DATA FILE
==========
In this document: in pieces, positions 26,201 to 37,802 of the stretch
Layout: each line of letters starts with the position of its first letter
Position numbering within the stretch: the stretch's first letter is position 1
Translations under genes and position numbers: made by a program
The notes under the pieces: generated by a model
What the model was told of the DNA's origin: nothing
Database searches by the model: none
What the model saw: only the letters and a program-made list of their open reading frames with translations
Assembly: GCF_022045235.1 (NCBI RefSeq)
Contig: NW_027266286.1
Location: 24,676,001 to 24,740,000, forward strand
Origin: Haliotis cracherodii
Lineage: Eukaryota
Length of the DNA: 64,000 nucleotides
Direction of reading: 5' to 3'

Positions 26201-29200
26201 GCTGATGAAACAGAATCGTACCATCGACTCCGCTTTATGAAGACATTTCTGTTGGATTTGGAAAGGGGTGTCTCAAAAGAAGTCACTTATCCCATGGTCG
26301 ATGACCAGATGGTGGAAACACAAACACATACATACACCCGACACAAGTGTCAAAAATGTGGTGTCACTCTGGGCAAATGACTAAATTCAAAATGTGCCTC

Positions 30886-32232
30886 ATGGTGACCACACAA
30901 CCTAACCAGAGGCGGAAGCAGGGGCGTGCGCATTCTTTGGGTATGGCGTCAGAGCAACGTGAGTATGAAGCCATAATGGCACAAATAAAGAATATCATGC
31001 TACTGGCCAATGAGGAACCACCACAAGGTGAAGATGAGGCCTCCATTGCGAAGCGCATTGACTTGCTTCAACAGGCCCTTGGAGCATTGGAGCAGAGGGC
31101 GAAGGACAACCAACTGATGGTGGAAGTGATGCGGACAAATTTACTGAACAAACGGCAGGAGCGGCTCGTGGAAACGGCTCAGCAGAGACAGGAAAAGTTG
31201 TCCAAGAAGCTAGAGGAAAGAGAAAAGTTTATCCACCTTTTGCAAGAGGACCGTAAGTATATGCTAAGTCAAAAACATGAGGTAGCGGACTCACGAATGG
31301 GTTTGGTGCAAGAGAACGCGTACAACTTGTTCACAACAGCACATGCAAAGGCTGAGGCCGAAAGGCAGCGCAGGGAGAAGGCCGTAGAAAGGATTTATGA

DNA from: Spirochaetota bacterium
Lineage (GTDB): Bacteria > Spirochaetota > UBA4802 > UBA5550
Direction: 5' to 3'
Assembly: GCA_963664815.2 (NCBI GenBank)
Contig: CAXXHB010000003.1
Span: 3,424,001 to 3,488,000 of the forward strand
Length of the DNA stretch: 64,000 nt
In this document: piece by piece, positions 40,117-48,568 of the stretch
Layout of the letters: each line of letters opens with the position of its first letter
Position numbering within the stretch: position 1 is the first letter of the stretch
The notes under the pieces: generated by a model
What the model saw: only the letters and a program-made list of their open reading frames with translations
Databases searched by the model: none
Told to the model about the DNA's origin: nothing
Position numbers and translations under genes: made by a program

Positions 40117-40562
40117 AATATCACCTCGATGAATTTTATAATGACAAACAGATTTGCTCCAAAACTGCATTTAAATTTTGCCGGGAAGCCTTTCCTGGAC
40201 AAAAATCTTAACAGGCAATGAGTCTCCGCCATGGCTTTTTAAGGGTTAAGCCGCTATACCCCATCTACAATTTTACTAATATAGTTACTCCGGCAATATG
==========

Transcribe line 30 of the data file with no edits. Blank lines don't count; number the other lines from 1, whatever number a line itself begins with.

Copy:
Contig: CAXXHB010000003.1